As a law student, you will know that the courts should be a last resort. Roy Le H was bang on that there was not enough evidence to show that those in favour of the proposition had tried to achieve a mediated outcome.

    1. "use of compulsory purchase to steal land way below its market value."

      CP isn't theft and its not below market value.

    2. JR worked at Broadlands in the residential property side after he retired from the Airport Fire Service.

      As far as I can tell he has no qualifications or experience as a commercial property valuer. In respect of commercial land he is an amateur valuer.

      PBs remark may have been unfortunate but sadly many of our states members do think they know the value of commercial land better then the three professional valuers.

      When the States are presented with opinions from highly qualified professionals it would be nice if they were guided by this.

      I wonder how many of our states members would believe they know better than qualified medical professionals. Maybe we will find out when the new hospital is debated.

    3. I agree.

      That last point you make I think is particularly important.

      There were all sorts of comments made at various parts in the debate about how at stages the developer had indicated he might be willing to sell the land to the States at a good price but given the way he's been treated it would be amazing if he'd still want to.

      If more work had been done before, the proposition would have easily been won.

    4. Sam.

      "I wonder how many of our states members would believe they know better than qualified medical professionals."

      Former Senators Ben Shenton and Jimmy Perchard believed they knew better than qualified professionals and the cost was astronomical not just in monetary terms. The human cost was much BIGGER

    5. Re Deputy Duhamel and JEP comments he has handed over the environmental side of P&E to Deputy Labey as his Deputy, so having passed the buildings had very little option but to vote against, having inflated the value of the land then asking the public to buy it was not acceptable.

      Anonymous it was questioned how Senator Ozouf could ignore the value of Lime Grove yet accept the one for Plemont without question by the very same company.

      It is this type of "flip flop" approach by the politicians that interested me.

    6. "If more work had been done before, the proposition would have easily been won."

      What more could have been done? The states valuations were up to 7.8M making it pretty impossible for them to offer any more. The developer wanted 14M and wasn't going to budge. I understand he turned down requests to meet PB?

  6. Just a quick note, I realised I accidentally originally wrote that the Constables had a small majority in favour of the purchase. This was wrong, it was 7-5 against, I've corrected it in the above posting.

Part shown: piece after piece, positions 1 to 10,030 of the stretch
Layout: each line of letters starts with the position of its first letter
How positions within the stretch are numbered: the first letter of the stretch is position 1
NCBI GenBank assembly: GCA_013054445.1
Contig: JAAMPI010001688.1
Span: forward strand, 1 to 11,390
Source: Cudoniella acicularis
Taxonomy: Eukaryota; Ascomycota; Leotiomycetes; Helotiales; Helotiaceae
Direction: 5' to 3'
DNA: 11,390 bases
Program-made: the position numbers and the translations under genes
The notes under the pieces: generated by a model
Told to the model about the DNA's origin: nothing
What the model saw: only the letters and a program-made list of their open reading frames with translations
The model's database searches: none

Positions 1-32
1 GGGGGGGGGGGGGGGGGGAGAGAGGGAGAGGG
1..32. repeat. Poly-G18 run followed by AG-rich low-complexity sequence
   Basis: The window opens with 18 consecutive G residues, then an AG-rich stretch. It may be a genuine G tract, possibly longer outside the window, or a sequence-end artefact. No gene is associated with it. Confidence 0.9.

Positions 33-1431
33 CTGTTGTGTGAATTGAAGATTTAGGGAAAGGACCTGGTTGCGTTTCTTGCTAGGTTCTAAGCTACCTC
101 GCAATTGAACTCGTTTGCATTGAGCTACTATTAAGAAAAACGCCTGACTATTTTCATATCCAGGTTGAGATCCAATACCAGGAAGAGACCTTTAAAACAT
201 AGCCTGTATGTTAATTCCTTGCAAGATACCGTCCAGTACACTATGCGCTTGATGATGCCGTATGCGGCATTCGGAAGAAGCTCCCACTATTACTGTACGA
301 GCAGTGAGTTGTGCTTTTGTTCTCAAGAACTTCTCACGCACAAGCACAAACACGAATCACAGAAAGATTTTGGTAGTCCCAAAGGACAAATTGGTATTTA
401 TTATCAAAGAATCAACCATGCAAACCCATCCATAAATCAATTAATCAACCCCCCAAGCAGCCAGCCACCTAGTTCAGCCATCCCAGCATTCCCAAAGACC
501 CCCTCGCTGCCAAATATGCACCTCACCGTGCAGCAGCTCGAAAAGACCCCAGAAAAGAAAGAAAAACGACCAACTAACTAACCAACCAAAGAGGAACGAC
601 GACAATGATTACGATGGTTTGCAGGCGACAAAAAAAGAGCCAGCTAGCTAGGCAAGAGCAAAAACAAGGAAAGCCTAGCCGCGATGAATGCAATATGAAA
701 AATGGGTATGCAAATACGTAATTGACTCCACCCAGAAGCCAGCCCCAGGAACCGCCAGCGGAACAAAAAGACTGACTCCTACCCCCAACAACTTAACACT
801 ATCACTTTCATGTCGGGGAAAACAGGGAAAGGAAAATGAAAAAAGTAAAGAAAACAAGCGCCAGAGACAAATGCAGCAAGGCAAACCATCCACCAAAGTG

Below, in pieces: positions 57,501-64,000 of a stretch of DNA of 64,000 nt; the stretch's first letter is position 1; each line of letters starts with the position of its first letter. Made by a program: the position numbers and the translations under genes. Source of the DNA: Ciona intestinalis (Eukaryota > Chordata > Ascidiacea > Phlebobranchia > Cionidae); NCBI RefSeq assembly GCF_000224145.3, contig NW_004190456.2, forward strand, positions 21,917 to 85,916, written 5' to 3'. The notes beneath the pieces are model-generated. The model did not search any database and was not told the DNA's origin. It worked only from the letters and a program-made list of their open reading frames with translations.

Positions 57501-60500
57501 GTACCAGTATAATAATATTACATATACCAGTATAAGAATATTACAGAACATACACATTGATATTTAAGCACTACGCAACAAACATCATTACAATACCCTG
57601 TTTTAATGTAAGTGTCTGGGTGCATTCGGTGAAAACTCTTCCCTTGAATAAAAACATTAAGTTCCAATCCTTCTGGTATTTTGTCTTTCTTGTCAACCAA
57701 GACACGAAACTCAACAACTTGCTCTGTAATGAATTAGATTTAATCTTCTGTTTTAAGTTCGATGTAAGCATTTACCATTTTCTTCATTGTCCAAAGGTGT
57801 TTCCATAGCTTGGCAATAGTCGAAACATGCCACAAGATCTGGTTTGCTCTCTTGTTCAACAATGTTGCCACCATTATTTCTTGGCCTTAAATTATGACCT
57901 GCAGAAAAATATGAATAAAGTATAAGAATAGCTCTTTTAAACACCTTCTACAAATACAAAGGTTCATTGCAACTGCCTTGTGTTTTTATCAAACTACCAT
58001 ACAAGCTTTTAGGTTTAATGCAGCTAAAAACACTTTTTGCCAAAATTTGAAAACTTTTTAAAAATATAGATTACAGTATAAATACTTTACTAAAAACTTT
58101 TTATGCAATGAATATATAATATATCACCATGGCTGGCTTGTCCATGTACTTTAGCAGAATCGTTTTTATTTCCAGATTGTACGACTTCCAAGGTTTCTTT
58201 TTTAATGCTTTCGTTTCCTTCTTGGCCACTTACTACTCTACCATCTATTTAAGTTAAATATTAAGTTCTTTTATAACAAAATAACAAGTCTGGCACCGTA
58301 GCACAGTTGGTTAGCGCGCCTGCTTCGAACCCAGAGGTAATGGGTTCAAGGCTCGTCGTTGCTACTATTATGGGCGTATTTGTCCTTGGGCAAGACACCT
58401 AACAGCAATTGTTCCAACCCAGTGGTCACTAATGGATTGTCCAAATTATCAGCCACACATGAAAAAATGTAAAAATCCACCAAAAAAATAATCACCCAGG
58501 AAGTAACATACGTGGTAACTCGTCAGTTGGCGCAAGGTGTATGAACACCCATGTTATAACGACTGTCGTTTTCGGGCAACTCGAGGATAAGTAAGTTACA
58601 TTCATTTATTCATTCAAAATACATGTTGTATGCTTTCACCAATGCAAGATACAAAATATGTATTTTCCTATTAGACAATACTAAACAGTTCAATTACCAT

7. Re: "CP isn't theft and its not below market value."

    That depends on your point of view. Mr Hemmings is a willing seller, at £14m. I regard it as theft if the government forcibly tries to make him sell an asset way below market value.

    The proof of the market value will be a) whenever Mr Hemmimgs sells to someone else or b) whenever he builds 28 executive homes with sea views. £4m to £5m for 28 prime plots with sea views was a gross underestimation.

    1. You are missing the point. Just because Mr Hemmings wants to sell at 14M that does not make 14M the market value. The CP process is legally bound to determine the market value if the parties can't agree.

      Also, the market value does not include Mr Hemmings lost profit. Something many states members failed to grasp.

    2. A market valuation is based on 28 x net sale value less build cost and less profit expectation. If the houses realise £900k each then a 14m valuation would only leave £400K per house for the build cost and the profit. Clearly this makes 14M ridiculous.

      The States 'amateur valuers' have been well and truly conned.

    3. The states top valuation of £7.8M, when you take site clearance costs into account, values each plot at around £325K. I think this is quite generous when you take the build cost of granite houses into account.

    4. "Also, the market value does not include Mr Hemmings lost profit. Something many states members failed to grasp"

      That's EXACTLY the point. It SHOULD include the lost profit. Nobody should be surprised if those promoting a flawed process get given short shrift. A skilled and diplomatic negotiator who did not reach for the lawyers as a first resort might have achieved a better outcome for the island.